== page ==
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The United States recorded 206,000 cases of diphtheria in 1921, resulting in 15,520 deaths (a case-fatality ratio of 7.5%). This was worst year for diphtheria in the United States in the 20th century.

William H. Park launched a massive program in New York City to Schick-test schoolchildren and immunize the unexposed children with diphtheria toxin-antitoxin mixture (TAT).

Park’s work was a public-health milestone: he needed not only the cooperation of scores of school administrators and school nurses, but he also had to seek the permission of parents to immunize their children with TAT. Park enlisted a total of 180,000 children in the campaign. Half were not tested for diphtheria immunity, and they were not given TAT. The other half were Schick-tested. If positive (meaning they had not been exposed to diphtheria), they were given two or three injections of TAT to immunize them.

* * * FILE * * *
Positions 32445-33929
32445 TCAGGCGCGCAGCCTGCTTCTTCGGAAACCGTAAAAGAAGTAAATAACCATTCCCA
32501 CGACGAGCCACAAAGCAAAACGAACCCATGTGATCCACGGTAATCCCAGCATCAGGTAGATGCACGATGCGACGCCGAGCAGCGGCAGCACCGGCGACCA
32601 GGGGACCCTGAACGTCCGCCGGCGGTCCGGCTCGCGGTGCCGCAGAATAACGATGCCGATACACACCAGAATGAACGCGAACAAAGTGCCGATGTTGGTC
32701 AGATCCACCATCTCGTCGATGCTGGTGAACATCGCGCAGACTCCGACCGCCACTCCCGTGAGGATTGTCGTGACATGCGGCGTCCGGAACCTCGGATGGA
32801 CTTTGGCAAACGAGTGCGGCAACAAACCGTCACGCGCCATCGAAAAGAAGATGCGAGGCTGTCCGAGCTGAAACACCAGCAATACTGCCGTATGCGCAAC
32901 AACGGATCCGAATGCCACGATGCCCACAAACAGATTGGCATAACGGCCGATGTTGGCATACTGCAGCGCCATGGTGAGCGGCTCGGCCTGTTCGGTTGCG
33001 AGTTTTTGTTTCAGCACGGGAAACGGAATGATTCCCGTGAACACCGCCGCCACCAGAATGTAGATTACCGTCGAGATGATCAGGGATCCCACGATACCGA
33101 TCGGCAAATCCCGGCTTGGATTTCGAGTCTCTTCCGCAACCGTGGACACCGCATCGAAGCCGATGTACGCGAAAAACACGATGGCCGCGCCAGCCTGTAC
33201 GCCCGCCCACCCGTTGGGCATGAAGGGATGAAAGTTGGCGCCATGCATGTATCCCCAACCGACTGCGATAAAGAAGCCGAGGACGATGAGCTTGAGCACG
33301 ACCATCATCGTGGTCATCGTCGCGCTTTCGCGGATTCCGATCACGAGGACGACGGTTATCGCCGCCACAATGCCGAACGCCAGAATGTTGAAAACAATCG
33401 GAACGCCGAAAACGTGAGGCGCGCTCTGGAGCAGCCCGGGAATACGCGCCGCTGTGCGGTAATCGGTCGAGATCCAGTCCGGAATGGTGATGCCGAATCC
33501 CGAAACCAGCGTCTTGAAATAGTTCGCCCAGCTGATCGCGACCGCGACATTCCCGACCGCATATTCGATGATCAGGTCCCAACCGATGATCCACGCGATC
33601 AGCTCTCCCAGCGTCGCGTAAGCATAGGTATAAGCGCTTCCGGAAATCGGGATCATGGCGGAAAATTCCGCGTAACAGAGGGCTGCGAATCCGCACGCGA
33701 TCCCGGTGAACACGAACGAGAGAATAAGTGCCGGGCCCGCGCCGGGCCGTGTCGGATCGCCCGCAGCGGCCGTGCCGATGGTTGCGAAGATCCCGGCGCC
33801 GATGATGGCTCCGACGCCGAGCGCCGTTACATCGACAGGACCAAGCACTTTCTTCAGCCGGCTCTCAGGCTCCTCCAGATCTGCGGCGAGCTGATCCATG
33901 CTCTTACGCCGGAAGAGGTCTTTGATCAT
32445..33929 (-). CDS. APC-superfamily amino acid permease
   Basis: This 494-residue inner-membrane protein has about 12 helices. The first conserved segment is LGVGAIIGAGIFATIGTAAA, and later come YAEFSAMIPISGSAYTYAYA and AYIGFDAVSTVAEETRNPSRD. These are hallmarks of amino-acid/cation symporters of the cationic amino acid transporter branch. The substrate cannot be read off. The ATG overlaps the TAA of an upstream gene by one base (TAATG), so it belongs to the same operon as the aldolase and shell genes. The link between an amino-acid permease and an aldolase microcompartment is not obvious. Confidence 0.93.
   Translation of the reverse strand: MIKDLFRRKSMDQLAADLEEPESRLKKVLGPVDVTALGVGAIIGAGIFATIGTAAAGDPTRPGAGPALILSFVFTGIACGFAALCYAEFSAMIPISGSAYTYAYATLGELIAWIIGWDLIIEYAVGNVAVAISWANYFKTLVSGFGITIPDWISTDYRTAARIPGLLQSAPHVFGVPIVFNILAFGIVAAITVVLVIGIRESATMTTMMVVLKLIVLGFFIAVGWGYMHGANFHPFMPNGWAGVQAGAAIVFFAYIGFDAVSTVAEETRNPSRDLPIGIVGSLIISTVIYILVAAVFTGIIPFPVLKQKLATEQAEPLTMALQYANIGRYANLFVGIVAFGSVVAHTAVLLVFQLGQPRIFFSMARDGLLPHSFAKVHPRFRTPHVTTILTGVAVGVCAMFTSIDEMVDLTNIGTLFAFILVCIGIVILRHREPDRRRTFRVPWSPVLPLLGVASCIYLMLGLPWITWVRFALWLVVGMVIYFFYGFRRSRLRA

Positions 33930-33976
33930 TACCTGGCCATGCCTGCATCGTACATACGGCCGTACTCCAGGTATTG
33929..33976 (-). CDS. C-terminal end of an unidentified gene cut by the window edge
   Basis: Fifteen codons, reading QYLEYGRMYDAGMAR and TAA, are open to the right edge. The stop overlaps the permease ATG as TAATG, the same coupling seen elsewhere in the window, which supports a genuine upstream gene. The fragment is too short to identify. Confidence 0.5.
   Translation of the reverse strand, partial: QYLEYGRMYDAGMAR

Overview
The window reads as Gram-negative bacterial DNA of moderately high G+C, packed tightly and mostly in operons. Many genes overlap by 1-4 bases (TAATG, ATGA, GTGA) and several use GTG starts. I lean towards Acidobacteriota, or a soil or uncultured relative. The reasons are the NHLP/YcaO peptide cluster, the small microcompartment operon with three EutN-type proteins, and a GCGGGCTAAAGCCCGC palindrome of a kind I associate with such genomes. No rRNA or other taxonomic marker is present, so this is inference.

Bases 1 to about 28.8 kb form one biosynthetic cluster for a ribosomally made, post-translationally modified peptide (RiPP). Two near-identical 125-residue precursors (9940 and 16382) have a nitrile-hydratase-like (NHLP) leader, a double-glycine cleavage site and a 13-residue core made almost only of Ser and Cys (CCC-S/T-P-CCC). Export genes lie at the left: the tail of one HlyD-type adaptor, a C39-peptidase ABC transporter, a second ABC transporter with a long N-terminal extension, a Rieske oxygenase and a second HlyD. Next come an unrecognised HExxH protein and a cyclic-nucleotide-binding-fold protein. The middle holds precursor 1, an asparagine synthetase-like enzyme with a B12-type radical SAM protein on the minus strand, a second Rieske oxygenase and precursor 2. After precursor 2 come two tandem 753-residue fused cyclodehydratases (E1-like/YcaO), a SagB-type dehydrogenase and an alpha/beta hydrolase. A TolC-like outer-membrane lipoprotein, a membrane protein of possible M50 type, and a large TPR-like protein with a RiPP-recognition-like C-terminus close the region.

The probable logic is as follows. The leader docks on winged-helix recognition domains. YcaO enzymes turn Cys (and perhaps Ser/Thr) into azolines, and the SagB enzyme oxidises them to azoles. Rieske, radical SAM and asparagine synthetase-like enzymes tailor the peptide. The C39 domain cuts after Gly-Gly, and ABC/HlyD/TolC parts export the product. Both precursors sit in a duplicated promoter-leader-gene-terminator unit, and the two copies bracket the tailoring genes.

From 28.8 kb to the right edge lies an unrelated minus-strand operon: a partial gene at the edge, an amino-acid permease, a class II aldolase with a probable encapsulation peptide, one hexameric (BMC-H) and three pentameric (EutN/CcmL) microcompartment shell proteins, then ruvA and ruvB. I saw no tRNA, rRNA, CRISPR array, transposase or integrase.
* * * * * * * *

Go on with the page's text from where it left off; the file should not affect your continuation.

In a period of five months, the 90,000 untested children developed four times as many cases of diphtheria as the tested-and-immunized children.

Park wanted to extend the benefits of Schick testing and TAT immunization to the younger siblings of schoolchildren, who were most at risk of contracting and dying from diphtheria. He used the school campaign to notify parents of immunization opportunities for babies. Mailing cards such as the one pictured were sent to 45,000 homes in New York City. Italian and Yiddish versions were produced as well.

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